Chapter One: The Conundrum of Facts Versus Fancy
“Then the Count turned, after looking at my face attentively, and said in a soft whisper:-
‘Yes, I too can love; and yourselves can tell it from the past. Is it not so?’”
Bram Stoker’s Dracula
Bellingham, Washington U.S.A.
“You don’t belong here.”
Sean faced me flabbergasted, though he intentionally forced the exaggeration, causing Sherry to giggle. Her innocent flirtations encouraged his boldness, and he kissed her on the cheek. Regardless, I stood my ground, ordering, “Sean, I’m serious; you can’t be back here. Shoo.”
“She’s right,” Sherry sighed. “We will get in trouble if our manager sees you.”
He replied with a handsome smile. “Fine.” One more kiss, and he started off, moving passed my small frame.
Large and lit, the lobby of the theater normally buzzed with life as people longing for their refreshments came up to the counter where Sherry and I served sweets and popcorn. However, a monday night always ensured gaps of downtime along with guaranteed visits from Sherry’s overly playful boyfriend. Sean leaned against the front counter across from Sherry while I scrubbed down the soda machine for the second time.
“Don’t you have homework, Sean?” I taunted.
He chuckled. “Don’t you? Aren’t you taking, like, two science classes?”
“And I manage to work, too,” I smiled.
Sean slapped his hand against his chest melodramatically, gasping at Sherry. “Do you hear that, babe? She thinks I’m incompetent.”
“Leave him alone, Julia,” Sherry ordered with a laugh.
Before I could answer, something like a pebble hit my shoulder. I whirled to watch a black, bulbous fly helplessly tap against the windows of the popcorn machine in attempts to reach the golden lights. Sherry noticed because she declared, “I’ll get it.”
After grabbing the fly swatter from the tools cabinet, she approached the doomed insect, slapping it flat against the glass. She grimaced to the black smear and used a napkin to clean it off, muttering, “I always feel kind of bad about killing them in the end.”
“It’s just a bug,” I stated.
Sherry sighed, “Yes, I suppose the little, insignificant things must be killed.”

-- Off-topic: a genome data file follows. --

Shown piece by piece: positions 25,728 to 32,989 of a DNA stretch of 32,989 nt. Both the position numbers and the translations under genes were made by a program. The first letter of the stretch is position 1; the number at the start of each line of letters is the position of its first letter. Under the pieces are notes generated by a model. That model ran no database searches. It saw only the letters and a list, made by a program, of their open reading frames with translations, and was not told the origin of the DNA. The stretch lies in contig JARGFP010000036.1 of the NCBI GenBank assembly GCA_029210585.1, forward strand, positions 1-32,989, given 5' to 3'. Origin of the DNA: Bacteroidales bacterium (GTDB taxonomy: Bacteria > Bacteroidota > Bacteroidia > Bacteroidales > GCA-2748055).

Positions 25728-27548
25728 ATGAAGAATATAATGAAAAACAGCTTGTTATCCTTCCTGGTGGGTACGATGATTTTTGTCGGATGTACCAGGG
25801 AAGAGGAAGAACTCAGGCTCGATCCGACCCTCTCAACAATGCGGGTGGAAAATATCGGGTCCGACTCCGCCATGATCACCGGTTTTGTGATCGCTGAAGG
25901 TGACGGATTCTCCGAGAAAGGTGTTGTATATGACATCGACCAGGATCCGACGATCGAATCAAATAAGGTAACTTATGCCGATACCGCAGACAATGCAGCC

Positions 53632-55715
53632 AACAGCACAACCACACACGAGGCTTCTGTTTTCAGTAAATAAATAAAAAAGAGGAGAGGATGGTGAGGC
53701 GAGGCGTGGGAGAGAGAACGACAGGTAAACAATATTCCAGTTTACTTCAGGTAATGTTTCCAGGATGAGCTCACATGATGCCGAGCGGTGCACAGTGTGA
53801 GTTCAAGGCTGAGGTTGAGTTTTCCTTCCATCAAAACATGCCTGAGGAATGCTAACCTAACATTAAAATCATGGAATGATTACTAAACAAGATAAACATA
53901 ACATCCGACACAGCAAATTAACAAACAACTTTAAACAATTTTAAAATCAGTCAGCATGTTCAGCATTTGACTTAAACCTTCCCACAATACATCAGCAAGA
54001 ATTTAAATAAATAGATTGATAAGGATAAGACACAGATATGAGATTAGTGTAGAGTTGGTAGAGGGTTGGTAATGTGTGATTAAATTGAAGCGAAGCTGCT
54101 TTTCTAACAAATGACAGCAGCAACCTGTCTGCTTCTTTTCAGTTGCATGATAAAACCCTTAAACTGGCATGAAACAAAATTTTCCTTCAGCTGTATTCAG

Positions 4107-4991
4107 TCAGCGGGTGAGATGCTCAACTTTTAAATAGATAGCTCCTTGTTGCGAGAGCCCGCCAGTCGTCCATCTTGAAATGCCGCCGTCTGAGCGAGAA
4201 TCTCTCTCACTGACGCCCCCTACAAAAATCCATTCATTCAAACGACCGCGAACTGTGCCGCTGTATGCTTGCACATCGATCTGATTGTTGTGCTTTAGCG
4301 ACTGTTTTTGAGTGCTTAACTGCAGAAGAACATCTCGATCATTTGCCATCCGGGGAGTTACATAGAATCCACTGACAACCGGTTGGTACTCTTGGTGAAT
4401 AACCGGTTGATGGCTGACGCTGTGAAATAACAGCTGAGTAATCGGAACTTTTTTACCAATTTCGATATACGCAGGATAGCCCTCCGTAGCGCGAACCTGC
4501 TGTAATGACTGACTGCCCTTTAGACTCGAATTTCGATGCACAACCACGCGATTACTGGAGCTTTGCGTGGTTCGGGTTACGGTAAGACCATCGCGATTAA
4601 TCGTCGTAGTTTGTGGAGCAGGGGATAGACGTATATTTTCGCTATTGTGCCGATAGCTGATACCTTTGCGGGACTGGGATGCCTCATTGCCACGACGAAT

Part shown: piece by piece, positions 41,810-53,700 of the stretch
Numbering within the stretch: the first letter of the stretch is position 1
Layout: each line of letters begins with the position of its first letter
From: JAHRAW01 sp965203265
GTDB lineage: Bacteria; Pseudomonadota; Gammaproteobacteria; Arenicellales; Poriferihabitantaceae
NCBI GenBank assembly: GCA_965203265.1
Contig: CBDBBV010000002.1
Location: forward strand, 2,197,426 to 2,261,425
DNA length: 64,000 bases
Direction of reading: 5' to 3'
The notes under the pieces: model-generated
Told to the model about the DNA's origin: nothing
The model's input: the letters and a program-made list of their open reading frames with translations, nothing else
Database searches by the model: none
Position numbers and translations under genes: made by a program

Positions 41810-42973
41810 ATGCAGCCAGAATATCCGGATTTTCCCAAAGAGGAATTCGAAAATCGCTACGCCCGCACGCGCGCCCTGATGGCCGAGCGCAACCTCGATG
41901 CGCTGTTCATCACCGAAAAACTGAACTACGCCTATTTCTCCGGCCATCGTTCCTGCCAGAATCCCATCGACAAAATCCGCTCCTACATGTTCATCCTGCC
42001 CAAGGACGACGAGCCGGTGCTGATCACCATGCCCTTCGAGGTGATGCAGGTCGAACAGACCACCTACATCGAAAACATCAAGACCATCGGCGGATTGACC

“That’s nature,” I said while I kept busy tidying the cups.
As Sherry prepared to throw away the carcass, Sean screeched, “No! Give me the delicious fly! And I will drink its blood!”
“Are you trying to be a spider, Sean?” I spoke like a mother to a toddler.
“Spiders! Give me spiders too, and rats, and kittens!” Sean wailed.
I faced him, dubiously. “What the fuck are you doing?”
Sean laughed then explained, “I’m doing an impression of Reinfield.”
I raised my eyebrows at him.
“Reinfield,” he continued like I was supposed to understand. “You know… from Dracula.”
“Oh,” I uttered. “No, I wouldn’t know.”
Sean gaped at me before exclaiming, “You don’t even know the most infamous Vampire in literature? In western culture?”
“No, I mean I’ve heard of him,” I explained. “I’ve just never looked into the story.”
“Right, right,” Sean realized. “It must be a Grayson thing. How is your dad, anyway?”
My stomach fell a couple inches, but I forced, “As good as he can be…”
Sherry noticed my discomfort because she changed the subject. “We all have different interests, Sean. We all can’t be horror nerds like you.”
Sean “tsked” playfully. “How is being obsessed with horror classics nerdy?”
New customers entered through the glass doors.
“Looks like your time’s up, babe,” Sherry insisted. “I’ll text you when I get home.”
Sean teasingly feigned his disappointment then shared a goodbye kiss before departing. The new bunch came and left.
“As my best friend, I need your opinion on something,” Sherry started.
“Shoot,” I accepted.
“What do you think of marriage fresh out of high school? Or during college?” she asked me while we waited for the next swarm.
“Ridiculous,” I replied, honestly.
Sherry managed to sneak a piece of popcorn in her mouth, before questioning, “Why not?”
“What about college plans? Marriage will just get in the way of your dream of future success,” I explained, simply and reasonably.
Sherry laughed, peering over the cash machine at the oncoming customers while she said, “That’s a bit cynical, don’t you think? What if the idea of success involves marriage for someone’s life?”
I shrugged, not taking her opinion as an offense as I answered, “Still is a bit young to get married, I guess.”
“Not if you genuinely fall in love by that time,” Sherry playfully argued.
I wouldn’t know about falling in love, but I didn’t have the chance to speak my mind because of the customers eagerly waiting for their refreshments.
“Just watch,” Sherry added. “Out of the three of us, you will be the first one to be married.”
Amused, I scoffed back at her.
After serving drinks and snacks, Sherry continued, “Well, Sean and I are pretty serious. I mean, we’ve been dating for three years now, and he’s gotten me a promise ring. I think that’s a hint that he’s gonna want to propose sometime soon in the future.”
“I’m happy for you,” I told her sincerely. “And if that’s what you really want to do with your life, then go for it. It’s just difficult for me to comprehend that type of dream because of my upbringing.”
And you have never been in love, Julia, I thought, but that too I kept to myself.
“You know, back in the day, like way back, a girl would be married at twelve years of age,” Sherry continued.
“That’s unfortunate,” I muttered sarcastically, filling two large cups of soda from the fountain for her and myself.
“At this rate, back then, you would be considered an old maid; you’d be a spinster,” Sherry went on amusingly.